Traditional Jewish Talmud - cover

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MISHNA: (a) At three periods of the year money is drawn from the treasury (of the Shekalim); viz.: Half a month before Passover, half a month before Pentecost, and half a month before the Feast of Booths. The same dates are also the terms for the obligation of cattle-tithing, so says R. Aqiba. Ben Azai says: “The dates for the latter terms are the twenty-ninth of Adar, the first of Sivan, and the twenty-ninth of Abh.” R. Eliezer and R. Simeon both say: “The first of Nissan, the first of Sivan, and the twenty-ninth of Elul.” But why do they say the twenty-ninth of Elul why not the first of Tishri? Because that is a feast-day, and it is not allowed to tithe on a feast- day; therefore they ordained it for the preceding day, the twenty-ninth of Elul. a1

The money drawn from the treasury was brought in three chests, each of three Saahs’ capacity. On these chests was written: Aleph, Beth, Gimmel. R. Ishmael says: “They were marked in Greek: Alpha, Beta, Gamma.”–The one that drew the money was not allowed to enter (the treasury) with a turned-up garment, nor with shoes nor sandals, nor with Tephillin, nor with an amulet, in order that, in the event of his becoming impoverished, it should not be said that he was thus punished on account of transgression against the treasury; or if he became rich, that he enriched himself by means of money drawn from the treasury. For a man must stand as unblemished before his fellowman as before his God, as it is written [Numbers xxxii. 22]:

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[paragraph continues] “And ye be thus guiltless before the Lord and before Israel”; and [Proverbs iii. 4]: “So shalt thou find grace and good favor in the eyes of God and man.” b1

The members of the family of R. Gamaliel used to enter, each one with his shekel between his fingers, and throw it before the one who drew the money from the treasury, and the latter immediately placed it into the chest (which he took out).–The one who came in to draw the money did not proceed before he had said to the bystanders: “I will now proceed to draw,” and they had answered: “Draw, draw, draw,” three times. c1

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After the man had completed the first drawing, he covered the balance with a cover (of fur); the same was done after the second drawing; after the third drawing the balance remained uncovered; for (the covering in the first two instances) was done only in order not to draw by mistake again what had already been drawn from. The first drawing was performed in the name of the whole land of Israel, the second in the name of the cities near the boundaries, and the third in the name of the inhabitants of Babylon, Media, and all distant lands in general.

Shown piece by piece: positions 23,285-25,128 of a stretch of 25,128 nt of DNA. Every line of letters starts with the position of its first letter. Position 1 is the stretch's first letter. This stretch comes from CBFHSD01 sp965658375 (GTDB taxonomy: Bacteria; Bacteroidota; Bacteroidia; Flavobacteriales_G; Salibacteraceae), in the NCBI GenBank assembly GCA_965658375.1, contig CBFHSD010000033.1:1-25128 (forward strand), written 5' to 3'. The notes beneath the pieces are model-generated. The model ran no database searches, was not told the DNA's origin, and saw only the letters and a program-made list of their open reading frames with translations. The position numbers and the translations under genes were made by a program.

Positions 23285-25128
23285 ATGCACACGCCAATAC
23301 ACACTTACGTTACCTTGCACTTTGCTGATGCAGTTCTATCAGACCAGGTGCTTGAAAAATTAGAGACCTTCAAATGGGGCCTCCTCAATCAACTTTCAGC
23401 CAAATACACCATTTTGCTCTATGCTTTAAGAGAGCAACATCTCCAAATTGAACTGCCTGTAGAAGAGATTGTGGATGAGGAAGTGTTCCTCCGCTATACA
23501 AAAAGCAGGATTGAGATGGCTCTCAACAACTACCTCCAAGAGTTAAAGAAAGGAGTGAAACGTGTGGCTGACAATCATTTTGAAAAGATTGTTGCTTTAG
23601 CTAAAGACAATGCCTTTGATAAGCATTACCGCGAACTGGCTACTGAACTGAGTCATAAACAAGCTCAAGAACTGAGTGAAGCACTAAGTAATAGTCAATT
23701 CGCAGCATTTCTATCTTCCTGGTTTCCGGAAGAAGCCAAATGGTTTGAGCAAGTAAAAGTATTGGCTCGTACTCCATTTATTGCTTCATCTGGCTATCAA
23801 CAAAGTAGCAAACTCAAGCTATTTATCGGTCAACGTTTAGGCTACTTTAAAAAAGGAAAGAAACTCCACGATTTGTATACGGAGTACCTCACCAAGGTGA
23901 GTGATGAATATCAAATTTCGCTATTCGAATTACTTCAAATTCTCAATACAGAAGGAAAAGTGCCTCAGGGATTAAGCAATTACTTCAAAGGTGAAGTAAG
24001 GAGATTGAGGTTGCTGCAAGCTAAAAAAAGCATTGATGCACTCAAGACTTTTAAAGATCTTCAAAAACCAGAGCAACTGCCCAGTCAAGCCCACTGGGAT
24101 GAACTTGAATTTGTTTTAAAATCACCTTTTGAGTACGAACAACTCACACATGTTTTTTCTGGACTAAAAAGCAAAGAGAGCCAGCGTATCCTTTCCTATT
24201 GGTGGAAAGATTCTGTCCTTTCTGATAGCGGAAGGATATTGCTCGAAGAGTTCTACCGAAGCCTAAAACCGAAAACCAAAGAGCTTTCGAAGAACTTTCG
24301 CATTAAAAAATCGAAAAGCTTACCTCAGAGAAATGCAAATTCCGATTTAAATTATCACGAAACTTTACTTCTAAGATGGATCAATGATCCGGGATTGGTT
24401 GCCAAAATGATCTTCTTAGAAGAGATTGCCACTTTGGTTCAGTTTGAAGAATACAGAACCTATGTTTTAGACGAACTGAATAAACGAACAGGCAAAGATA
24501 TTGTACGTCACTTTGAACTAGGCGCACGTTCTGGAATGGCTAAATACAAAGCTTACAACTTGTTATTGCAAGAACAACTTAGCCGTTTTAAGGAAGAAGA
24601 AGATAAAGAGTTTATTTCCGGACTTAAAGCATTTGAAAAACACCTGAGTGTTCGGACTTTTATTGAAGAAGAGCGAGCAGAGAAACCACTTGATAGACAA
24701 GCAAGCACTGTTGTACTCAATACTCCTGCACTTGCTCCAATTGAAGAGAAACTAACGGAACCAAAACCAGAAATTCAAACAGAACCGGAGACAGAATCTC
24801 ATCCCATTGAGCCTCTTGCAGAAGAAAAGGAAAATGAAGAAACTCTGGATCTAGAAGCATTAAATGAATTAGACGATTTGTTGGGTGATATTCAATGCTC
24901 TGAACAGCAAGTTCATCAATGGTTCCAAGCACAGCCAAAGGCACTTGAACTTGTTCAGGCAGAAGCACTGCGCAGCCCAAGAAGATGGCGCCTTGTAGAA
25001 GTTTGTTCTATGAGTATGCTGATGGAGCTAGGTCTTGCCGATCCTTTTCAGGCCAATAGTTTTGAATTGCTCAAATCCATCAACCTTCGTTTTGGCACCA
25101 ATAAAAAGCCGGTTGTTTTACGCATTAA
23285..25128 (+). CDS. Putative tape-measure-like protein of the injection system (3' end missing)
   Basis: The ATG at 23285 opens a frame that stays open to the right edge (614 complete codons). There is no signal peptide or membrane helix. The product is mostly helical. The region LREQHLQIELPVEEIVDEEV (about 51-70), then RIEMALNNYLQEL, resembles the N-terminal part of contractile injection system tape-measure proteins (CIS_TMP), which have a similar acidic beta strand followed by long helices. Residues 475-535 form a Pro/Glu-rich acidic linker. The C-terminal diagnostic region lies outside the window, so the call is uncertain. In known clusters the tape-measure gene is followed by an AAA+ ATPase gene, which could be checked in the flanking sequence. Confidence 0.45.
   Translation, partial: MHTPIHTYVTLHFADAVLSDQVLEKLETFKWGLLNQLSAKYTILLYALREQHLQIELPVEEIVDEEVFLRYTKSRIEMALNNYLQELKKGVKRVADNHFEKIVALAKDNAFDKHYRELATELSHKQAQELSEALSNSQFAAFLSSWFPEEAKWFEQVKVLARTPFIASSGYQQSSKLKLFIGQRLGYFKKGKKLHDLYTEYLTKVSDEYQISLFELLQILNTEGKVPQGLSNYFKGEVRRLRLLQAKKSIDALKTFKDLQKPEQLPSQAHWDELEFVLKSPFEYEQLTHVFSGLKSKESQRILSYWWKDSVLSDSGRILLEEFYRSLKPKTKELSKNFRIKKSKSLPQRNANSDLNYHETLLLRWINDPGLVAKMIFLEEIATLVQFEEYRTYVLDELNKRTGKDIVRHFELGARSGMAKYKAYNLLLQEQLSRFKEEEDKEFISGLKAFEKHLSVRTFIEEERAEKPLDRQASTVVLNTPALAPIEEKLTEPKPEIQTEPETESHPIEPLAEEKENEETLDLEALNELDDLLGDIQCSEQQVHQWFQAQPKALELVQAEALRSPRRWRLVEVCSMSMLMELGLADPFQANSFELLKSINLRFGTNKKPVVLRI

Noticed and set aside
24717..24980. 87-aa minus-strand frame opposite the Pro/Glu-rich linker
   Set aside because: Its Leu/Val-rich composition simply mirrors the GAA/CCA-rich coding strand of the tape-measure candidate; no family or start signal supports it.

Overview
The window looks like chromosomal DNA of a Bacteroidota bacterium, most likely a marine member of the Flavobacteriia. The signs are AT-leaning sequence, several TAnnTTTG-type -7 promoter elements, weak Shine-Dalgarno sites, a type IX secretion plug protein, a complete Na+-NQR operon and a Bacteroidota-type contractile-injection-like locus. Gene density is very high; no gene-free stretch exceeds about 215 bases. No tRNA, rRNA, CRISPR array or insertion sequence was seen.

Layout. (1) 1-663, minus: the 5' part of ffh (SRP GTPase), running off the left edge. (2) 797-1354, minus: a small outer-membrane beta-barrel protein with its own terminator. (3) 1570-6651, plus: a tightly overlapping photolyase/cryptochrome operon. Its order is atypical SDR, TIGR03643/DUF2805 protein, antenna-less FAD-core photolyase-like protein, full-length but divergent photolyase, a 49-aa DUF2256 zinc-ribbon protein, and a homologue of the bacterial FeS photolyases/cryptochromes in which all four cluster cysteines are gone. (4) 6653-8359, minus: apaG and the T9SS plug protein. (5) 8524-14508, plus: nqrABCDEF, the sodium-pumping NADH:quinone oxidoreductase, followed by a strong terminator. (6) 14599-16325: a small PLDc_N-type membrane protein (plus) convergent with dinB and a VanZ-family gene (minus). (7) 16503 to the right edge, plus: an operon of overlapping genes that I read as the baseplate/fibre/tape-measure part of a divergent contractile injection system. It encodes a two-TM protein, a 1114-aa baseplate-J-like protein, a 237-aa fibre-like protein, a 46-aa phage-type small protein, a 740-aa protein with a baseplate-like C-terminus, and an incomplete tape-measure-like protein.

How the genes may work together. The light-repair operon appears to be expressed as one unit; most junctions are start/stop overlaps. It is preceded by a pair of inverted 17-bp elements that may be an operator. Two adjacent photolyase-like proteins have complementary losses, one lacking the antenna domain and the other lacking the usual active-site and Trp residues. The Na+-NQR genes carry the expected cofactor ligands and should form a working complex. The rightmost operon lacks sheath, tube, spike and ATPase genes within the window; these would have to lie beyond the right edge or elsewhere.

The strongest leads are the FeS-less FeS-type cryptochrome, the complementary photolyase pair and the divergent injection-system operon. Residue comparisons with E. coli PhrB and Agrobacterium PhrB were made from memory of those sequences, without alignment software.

MISHNA a. The dates of the time for cattle-tithing have nothing to do with the time for drawing the money; for as to that time, all agree upon the dates stated in the Mishna, and the difference of opinion concerning the time of cattle-tithing is explained in the Palestinian Talmud and in Tract Rosh Hashana of the Babylonian Talmud.

13:b1 MISHNA b. In this Mishna the manner of drawing the money from the treasury is described: how it was accomplished, that the Shekalim for which communal sacrifices were bought should be taken from the treasury in such a manner that all the contributors should have a share in them. The mode of procedure was as follows: About the middle of the month of

Nissan, when the money from all Israel had been collected, the treasurers, amid great ceremony, would open the rooms where the boxes in which the money had been deposited by the collectors were situated, and bring out all the boxes contained in the rooms. These boxes were in turn opened, and their contents thrown into three cases, each of which had nine Saahs’ capacity, and were covered with a cover. The remainder, after filling the three cases, was called the remainder of the room (and what was done with this will be told later). After the performance of this ceremony one man was selected, while the others withdrew, and he was to transfer the money to be expended, from the cases into three small chests, each having three Saahs’ capacity and marked with three letters: Aleph, Beth, Gimmel; or, Alpha, Beta, Gamma.

13:c1 MISHNA c. After this ceremony, the man, being almost nude–for he had no garments on in which he could conceal a coin, no shoes, no sandals, no hat, no hose; in fact, nothing that would afford a hiding-place for money–would take the chest marked Aleph and bring it up to the first case, and fill it up, after which he would cover the case. Then he would take the chest

marked Beth, fill it from the second case, cover the case, and proceed in the same manner with the chest marked Gimmel, from the third box, which contained nine Sa ahs’ capacity; but in the last instance he would leave the case uncovered, as a sign whence to commence filling the chests at the second drawing of money in the same order as before, using the third case first, then the second, and lastly the first. This was done in order that the money should be thoroughly intermingled p. 14 and everybody have a share in the sacrifices bought with it. The first drawing took place on the fifteenth of Nissan, and sacrifices were purchased for the Passover. The next drawing was held fifteen days before Pentecost; and Pentecost only lasting one day, not so many sacrifices were needed, and the money lasted until fifteen days before the Feast of Booths, when the last lot of money was withdrawn from the cases and placed in the chests. The expenditure of the money was also made in the order of chests, chest Aleph being emptied first, etc.; and the intention was to place Jerusalem first, the surrounding territory next, and all the other places where Israelites dwelt last.

Next: Chapter IV.